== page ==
Ingredients: Organic fair trade unsweetened chocolate
I haven't bought a lot of SunSpire products, as they have that old-school health-food look about them that doesn't inspire (heh) tasty chocolate confidence. I'm finally trying this baking bar because it was on sale, I use a decent amount of chocolate, and I'd like to support organic and fair trade production when I can. That said, it's 100% cacao, so unless it's François Pralus it probably won't be a joy to eat as is.
Today I'm trying SunSpire's chocolate plain and in hot chocolate, which for me consists of chocolate, sugar, vanilla, and soy milk. You may make your cocoa differently, but since I drink it nearly daily using various chocolate bars and cocoa powders, I do have some basis for comparison.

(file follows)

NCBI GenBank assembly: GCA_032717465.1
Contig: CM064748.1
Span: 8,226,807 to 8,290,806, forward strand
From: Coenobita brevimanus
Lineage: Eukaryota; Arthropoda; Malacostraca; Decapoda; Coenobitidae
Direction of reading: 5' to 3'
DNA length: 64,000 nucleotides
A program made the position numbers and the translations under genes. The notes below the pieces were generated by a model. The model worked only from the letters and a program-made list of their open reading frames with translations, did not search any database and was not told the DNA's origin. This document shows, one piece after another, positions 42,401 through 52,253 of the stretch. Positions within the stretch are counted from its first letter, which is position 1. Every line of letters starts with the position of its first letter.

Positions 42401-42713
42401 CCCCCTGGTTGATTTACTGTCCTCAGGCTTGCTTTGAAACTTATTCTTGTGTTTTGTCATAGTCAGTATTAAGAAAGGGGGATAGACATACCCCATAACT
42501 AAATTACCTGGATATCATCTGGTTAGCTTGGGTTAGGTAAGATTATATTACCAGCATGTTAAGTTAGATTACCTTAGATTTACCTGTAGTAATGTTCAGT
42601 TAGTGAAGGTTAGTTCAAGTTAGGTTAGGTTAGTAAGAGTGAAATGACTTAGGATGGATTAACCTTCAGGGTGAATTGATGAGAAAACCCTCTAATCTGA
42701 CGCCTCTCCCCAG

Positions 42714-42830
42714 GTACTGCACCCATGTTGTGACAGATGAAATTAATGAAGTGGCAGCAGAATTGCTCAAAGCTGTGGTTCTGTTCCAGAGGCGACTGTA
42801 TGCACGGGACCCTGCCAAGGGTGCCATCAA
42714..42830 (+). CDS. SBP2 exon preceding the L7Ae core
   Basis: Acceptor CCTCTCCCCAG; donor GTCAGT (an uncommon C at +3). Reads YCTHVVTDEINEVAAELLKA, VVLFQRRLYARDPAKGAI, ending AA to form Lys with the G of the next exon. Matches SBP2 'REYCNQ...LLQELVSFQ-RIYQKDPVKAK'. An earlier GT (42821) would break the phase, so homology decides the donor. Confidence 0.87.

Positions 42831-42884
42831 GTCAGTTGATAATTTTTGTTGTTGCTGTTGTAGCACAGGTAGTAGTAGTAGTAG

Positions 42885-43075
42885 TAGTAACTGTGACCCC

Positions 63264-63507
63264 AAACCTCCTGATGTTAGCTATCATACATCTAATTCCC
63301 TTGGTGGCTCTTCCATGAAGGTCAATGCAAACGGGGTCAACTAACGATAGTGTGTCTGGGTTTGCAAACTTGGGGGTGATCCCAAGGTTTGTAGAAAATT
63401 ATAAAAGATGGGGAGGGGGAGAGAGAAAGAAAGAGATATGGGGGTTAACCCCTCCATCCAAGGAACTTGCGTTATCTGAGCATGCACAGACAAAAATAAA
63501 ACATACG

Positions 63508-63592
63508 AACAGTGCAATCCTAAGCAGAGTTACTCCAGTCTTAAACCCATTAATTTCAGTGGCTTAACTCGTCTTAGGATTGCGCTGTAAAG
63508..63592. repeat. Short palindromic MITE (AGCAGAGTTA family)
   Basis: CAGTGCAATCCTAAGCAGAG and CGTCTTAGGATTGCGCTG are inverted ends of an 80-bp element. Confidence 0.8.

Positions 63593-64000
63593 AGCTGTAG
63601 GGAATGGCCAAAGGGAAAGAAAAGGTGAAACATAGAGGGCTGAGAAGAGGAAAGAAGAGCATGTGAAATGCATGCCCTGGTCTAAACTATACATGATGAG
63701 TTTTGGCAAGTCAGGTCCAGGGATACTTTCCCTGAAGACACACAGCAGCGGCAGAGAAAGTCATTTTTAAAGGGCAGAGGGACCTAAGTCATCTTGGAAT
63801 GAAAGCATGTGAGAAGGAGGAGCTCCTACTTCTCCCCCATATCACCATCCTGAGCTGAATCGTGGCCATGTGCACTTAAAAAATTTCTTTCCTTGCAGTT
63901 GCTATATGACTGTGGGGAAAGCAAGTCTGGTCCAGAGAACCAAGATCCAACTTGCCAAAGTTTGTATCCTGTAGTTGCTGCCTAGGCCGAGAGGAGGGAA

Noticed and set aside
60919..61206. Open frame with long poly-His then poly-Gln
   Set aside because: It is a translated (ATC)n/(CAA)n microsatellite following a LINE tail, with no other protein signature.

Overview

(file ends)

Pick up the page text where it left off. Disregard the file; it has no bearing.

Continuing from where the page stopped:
Corporate Info: SunSpire's parent company is The Hain Celestial Group, owners of a huge range of health food brands, among them Greek Gods; Arrowhead Mills; Spectrum; Celestial Seasonings; Rice Dream, Soy Dream and WestSoy (milk replacers); Alba and Avalon Organics and Jāson (personal care products); and of course Hain Pure Foods. It's really big. Hain is headquartered in a town in Long Island, New York; customer service is in Celestial Seasonings' hometown of Boulder, Colorado; and Hain Celestial also operates in Canada and Europe.
Appearance: Very matte, washed-out brown.
Smell: Vivid, beany, tart, raw.
Taste: Bitter and chalky, leaving a chalky residue. It doesn't make much of an impression other than that texture and the bitterness hovering around it.
In Hot Chocolate: My cocoa with SunSpire unsweetened wasn't great, less because of flavor than because of the same chalky texture I tasted in the bar. It was like regular hot chocolate with additional chalk dust, which thickened the cocoa slightly and then, after I swallowed, lingered dryly on the inside of my mouth. Too bad.
Conclusion: SunSpire Fair Trade Organic Baking Bar Unsweetened Chocolate is more memorable for its weirdly chalky texture than its flavor.